Energizing Equality in the African Energy Sector
Sub-Saharan Africa is a global leader in gender mainstreaming in energy sector policy development. In a Global Gender Analysis of national energy frameworks, sub-Saharan African outperforms all other regions, with nearly three-quarters (73%) of its policies including gender considerations.
National energy frameworks — the collection of policies and strategies that articulate how a country aims to develop its energy sector — were long considered gender neutral. Yet, a growing body of evidence demonstrates that access to electricity can have differential impacts on women and men.
To understand how sub-Saharan African national energy frameworks include gender considerations, the International Union for Conservation of Nature (IUCN) Global Gender Office, with support from Power Africa and USAID, analyzed 45 national energy frameworks from 29 sub-Saharan African countries. The report reveals that nearly three-quarters of the frameworks include mentions of women and/or gender. By integrating gender considerations into their energy frameworks, African nations are demonstrating their commitment to advancing gender equality through responsible energy sector planning and development.
POWERING A MORE EQUITABLE AFRICAN ENERGY SECTOR
Of the sample, two frameworks characterize women as agents of change — recognizing their potential to drive policy change and unlock more effective energy activities. For example, Mauritius’ Long-Term Energy Strategy recognizes that women’s roles as energy consumers and producers for households and businesses can, “to a greater extent achieve energy savings and energy efficiency objectives.” Nigeria’s National Energy Masterplan includes an activity to organize meetings between grassroots-level development partners, women’s groups and other stakeholders to participate in making energy policy recommendations to governments.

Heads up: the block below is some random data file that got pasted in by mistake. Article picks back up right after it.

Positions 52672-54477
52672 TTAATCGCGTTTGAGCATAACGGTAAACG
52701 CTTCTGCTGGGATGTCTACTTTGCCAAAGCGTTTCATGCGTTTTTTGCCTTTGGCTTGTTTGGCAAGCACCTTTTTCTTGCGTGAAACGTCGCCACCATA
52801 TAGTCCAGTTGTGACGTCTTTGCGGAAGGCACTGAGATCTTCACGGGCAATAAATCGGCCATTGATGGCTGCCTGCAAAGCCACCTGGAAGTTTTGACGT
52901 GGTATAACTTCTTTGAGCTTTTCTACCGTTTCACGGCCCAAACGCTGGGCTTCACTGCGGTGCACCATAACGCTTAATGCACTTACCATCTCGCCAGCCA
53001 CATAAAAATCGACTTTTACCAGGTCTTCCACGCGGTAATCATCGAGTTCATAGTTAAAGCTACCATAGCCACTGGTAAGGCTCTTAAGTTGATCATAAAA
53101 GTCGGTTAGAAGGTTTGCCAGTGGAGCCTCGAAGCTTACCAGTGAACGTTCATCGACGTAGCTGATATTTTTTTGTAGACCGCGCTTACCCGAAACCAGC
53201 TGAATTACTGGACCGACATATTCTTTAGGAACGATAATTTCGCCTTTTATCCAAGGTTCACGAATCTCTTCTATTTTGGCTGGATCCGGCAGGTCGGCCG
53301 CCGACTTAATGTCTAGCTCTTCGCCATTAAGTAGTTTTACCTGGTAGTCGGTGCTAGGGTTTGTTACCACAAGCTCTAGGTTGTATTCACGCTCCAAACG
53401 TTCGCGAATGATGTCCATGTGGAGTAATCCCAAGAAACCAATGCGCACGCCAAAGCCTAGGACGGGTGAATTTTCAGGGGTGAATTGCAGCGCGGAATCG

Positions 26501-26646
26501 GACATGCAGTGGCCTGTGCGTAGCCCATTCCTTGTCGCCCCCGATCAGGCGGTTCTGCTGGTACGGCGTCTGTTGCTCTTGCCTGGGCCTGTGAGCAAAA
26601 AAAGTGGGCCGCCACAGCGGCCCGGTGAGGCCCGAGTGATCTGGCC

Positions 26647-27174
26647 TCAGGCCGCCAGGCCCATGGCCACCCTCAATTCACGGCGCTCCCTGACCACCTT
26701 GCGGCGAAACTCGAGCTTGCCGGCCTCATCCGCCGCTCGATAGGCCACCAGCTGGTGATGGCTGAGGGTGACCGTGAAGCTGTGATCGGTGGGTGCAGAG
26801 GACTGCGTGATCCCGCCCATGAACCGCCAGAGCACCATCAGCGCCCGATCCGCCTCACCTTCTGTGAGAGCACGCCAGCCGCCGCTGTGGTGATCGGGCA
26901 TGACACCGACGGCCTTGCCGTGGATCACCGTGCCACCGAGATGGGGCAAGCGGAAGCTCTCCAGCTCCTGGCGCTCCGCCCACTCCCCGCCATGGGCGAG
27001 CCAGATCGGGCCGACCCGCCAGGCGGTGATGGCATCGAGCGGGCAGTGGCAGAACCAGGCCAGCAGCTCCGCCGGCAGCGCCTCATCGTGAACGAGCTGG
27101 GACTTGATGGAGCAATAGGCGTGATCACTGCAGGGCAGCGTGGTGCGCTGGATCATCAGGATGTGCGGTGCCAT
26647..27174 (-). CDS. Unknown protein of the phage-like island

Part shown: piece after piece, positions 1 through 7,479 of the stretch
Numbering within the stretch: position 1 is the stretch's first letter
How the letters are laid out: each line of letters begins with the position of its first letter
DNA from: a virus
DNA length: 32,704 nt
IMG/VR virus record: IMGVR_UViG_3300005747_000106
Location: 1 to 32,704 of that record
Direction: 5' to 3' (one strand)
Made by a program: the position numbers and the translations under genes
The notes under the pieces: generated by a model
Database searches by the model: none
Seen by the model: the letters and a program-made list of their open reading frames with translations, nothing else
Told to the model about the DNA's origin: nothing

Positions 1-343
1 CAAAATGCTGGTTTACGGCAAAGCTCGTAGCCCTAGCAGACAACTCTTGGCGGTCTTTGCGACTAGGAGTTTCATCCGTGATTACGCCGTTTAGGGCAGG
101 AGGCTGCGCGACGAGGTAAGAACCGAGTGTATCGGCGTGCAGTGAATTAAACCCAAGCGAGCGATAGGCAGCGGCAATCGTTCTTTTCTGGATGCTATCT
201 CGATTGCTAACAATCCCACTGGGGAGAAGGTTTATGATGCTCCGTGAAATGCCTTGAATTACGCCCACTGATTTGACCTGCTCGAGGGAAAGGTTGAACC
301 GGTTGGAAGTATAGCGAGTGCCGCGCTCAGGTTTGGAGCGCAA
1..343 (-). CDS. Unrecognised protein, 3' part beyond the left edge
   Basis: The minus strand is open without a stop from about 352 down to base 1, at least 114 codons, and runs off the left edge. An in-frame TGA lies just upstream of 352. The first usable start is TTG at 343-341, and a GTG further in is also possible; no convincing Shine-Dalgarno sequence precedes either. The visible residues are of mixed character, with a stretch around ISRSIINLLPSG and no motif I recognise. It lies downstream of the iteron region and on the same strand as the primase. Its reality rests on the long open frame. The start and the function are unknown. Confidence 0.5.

Data on women’s participation in the African energy sector is limited, though the sector is commonly recognized as being male-dominated. Six frameworks either identify women’s underrepresentation in the energy industry or propose actions to close this gap. For example, South Africa’s Energy Policy states that the Department of Minerals and Energy will develop an employment equity plan to assist with attracting appropriately skilled people and correcting gender imbalances.
Across sub-Saharan Africa, women are engaged in the entrepreneurship of innovative energy solutions in the production, distribution and servicing of energy technologies. Seven frameworks regard women as effective energy entrepreneurs. For example, Rwanda’s Energy Policy proposes developing credit enhancement and micro-finance programs that target women for driving investments in clean energy technologies.
Although this assessment of SSA energy frameworks is not intended to be an evaluation, this report identifies some key elements in frameworks that may ensure gender considerations are addressed through implementation. For example, Zimbabwe’s National Energy explicitly designates funds for gender-related activities. Three frameworks — from Niger, Benin and Botswana — identify explicit gender indicators relating to gender and energy, such as capturing the number of jobs created for women as a result of renewable energy generation. Additionally, twelve frameworks identify women’s ministries or women’s organizations as implementing partners, alluding to the need of both engaging women and gender experts as relevant stakeholders for ensuring implementation of activities.
National energy frameworks reflect diverse opportunities to advance a gender-responsive approach, including by addressing time poverty, energy poverty in rural and urban areas, women’s health and well-being and women’s economic and educational opportunities in the sector. Power Africa works with African governments to drive policy development and reform. For example, Power Africa and the Clean Energy Solutions Center are developing a blueprint guide for creating gender-sensitive energy policies. The guide presents the components for developing a policy on gender mainstreaming in energy access, including different considerations in design, development and implementation procedures.
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